"John Henry" is the quintessential workingman's song. It's about steel and muscle and power and about working until you drop. In Work Songs (Duke University Press), the musician and music historian Ted Gioia writes, "It is the song in which all of these themes come to a head: the inroads of automation, the mythical power of the tool, the idealization of manual work, and the inherent dignity of labor as well as its dangers and degrading circumstances."
The exact origins of "John Henry" lie deep within the late-19th-century railroad tunnels of the American South. But Mr. Nelson's work builds off a century's worth of investigation and speculation about the song and the man behind it, much of it by folklorists.
Scholars first collected versions of the song in the early decades of the 20th century, at which point the narrative had already branched out into dozens of sometimes contradictory versions. Two rival studies from the 1920s and 1930s still stand as the main sources of oral testimony about John Henry. In 1929, Guy B. Johnson, a sociologist at the University of North Carolina, turned the results of his inquiries into John Henry: Tracking Down a Negro Legend. Louis W. Chappell, a professor of English at West Virginia University, collected testimony from 1925 on, with a special emphasis on the area around Big Bend, W.Va., and published the results in 1933 as John Henry: A Folk-Lore Study.
"We really don't know what was sung about John Henry before the 1900s, and what we do have from the 1910s is fragments," says Norm Cohen, author of Long Steel Rail: The Railroad in American Folksong (University of Illinois Press, 1981), which remains the authoritative work on railroad ballads and lore.
The song most likely took shape in the 1870s or 1880s, probably first as a hammer song, which railroad tunnelers used to pace themselves as they bored through solid rock. In his book, Mr. Gioia describes the bone-splintering work that building railroads required in 19th-century America: "The hammer was used primarily to drive spikes and to drill rock in preparation for exploding charges of powder. The latter task required a rhythmic coordination between two laborers, one holding and turning the drill and the other handling the hammer."

Etymology of Rock n' Roll

Folklorists notably Archie Green, author of Only a Miner, which was published by University of Illinois Press in 1972 have argued that rock 'n' roll goes back to the rhythmic exchanges between the hammer man and his shaker, who held the drill and rolled it between blows.

Mr. Nelson attempts to track the song as it spread among railway workers and into the wider world, through different groups of workers, into the hands of scholars and the repertoires of performers.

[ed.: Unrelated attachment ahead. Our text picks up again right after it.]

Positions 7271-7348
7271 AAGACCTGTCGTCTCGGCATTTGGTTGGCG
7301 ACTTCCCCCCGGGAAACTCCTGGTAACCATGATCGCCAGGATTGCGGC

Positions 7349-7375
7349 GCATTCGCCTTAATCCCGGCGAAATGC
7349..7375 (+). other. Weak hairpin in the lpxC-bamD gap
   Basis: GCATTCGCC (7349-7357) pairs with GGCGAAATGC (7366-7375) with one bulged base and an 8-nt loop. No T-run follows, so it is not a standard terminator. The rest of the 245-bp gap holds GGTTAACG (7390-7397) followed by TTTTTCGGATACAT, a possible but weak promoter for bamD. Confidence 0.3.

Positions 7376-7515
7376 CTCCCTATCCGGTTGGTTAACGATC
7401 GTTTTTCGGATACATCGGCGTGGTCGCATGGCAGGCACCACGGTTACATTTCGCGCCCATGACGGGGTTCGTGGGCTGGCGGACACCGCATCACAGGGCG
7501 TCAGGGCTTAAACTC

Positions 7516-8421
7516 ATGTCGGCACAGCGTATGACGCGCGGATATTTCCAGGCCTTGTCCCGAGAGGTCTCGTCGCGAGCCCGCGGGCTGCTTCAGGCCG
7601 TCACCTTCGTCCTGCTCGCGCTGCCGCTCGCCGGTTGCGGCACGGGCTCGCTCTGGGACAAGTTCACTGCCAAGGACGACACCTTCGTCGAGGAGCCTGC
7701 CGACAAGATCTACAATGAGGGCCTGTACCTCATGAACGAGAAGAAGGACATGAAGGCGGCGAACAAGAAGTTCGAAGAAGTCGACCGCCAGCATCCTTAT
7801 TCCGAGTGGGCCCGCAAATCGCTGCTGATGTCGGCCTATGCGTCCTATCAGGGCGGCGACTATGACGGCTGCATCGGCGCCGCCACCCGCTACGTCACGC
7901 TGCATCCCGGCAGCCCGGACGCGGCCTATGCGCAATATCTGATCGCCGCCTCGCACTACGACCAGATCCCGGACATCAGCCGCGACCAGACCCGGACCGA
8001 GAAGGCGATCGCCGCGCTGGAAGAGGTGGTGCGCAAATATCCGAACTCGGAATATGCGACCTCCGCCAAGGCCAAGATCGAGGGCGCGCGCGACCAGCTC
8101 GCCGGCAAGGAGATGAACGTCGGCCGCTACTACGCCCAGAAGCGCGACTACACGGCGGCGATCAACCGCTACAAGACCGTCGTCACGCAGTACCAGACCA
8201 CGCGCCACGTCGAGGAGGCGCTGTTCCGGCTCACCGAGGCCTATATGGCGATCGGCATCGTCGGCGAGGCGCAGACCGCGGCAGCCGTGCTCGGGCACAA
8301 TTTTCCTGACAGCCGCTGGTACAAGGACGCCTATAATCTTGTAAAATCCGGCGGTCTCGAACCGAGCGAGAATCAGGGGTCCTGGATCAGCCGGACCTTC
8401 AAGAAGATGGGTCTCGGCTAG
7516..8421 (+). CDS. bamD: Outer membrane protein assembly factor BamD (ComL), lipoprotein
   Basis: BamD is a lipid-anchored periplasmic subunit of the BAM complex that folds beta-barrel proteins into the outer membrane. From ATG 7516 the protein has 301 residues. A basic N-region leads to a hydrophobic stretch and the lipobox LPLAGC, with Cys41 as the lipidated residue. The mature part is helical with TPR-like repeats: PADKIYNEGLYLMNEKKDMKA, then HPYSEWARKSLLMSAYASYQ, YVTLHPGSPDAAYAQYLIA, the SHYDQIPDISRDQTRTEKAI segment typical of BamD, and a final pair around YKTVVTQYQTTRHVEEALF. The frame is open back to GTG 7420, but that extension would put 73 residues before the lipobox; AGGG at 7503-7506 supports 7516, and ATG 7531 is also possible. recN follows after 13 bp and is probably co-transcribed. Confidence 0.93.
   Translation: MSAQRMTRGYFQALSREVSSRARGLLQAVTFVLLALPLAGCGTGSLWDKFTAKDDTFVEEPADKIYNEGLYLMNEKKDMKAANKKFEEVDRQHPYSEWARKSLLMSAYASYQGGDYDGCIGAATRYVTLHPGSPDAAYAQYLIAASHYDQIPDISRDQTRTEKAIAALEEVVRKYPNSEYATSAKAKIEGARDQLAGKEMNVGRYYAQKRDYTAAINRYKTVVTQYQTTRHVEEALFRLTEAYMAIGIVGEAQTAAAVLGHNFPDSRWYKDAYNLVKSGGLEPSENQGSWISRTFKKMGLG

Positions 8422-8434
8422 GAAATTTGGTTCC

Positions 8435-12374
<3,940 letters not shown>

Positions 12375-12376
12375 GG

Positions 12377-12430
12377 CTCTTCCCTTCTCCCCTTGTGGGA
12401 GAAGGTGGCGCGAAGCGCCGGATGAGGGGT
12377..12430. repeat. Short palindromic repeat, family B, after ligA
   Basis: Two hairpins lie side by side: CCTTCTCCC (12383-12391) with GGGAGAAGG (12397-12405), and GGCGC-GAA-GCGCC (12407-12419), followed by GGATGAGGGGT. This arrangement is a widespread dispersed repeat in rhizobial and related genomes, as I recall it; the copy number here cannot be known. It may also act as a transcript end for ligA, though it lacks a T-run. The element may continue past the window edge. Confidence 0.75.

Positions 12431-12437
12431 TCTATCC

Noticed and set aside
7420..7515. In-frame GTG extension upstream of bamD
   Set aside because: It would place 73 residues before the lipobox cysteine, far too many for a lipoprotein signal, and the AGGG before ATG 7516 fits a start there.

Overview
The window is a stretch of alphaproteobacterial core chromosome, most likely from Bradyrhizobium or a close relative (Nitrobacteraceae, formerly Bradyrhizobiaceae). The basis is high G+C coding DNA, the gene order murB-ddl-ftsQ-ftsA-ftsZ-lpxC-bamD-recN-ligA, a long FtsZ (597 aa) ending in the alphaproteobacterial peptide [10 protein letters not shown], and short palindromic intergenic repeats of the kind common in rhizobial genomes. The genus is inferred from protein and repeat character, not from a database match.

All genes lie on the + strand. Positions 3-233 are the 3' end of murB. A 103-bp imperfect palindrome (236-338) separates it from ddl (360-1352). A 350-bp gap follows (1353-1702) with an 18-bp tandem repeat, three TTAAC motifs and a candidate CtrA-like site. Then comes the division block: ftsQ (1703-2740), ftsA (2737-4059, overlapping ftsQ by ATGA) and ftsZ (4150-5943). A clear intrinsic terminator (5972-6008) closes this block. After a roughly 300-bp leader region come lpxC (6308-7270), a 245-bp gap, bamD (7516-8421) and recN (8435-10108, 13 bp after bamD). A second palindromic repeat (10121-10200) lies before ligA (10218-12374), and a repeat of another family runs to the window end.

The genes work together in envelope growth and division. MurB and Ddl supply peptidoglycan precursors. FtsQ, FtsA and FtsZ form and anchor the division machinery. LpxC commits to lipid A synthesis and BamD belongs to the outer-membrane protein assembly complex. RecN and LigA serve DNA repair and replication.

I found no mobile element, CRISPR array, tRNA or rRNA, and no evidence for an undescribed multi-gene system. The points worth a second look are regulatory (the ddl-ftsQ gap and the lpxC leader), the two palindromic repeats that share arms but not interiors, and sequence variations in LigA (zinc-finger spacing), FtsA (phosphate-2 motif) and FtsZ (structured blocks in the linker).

As the song traveled and the legend grew, the more heroic the steel-drivin' man became. "Over time," Mr. Nelson says, "as trackliners think about the song, the idea of beating a steam drill seems impossible, and so John Henry becomes stronger and stronger, ... and a whole bunch of stories grow up about John Henry: that he was 10 feet tall, that he carried two 20-pound hammers."
African-American and Anglo-American musical traditions meet in different versions of the song. Mr. Cohen's Long Steel Rail points out lines (like "Who's gonna shoe your pretty little feet?," a question sometimes asked of John Henry's woman) that were borrowed from much older British ballads such as "The Lass of Loch Royal." And, he notes, a contemporary of Chappell's identified the standard John Henry tune as one often heard in the ballad "Earl Brand."
Mr. Nelson also hears African-American burial songs in many versions of "John Henry," as well as echoes of an Igbo tradition, brought over from western Africa by slaves, of songs designed to propitiate the souls of those who have died in extraordinary or terrible circumstances. By the historian's count, more than 200 recorded versions of "John Henry" exist.
In his book, he takes a close look at the song's performance and recording history. In 1924 a white performer named Fiddlin' John Carson, one of the earliest country singers, "merged fiddle traditions and black folks songs together" and made the first known recording of "John Henry." Blues singers, along with such figures as the poet, folk performer, and activist Carl Sandburg, and song collectors such as John and Alan Lomax, "rescued" and popularized it in the early decades of the 20th century.

Workin' on the Railroad

For many early American folklorists, Mr. Gioia (Irish Africa) observes, "seeking the 'real' John Henry was their 'holy grail' quest." It's a chase that has lasted almost a hundred years. In 1909 a Wellesley College student named Louise Rand Bascom reported a couplet she had heard in the mountains of her native North Carolina: "Johnie Henry was a hard-workin' man/ He died with a hammer in his hand." Mr. Nelson's pursuit of the man behind the mythic battle was slower to take shape. When he wrote his dissertation, on the history of the Southern Railway, the Chesapeake & Ohio's chief rival, he "was not really a railroad fan, which made it kind of tedious," he recalls. "But I learned how the construction happened, how the work happened, how tunneling worked."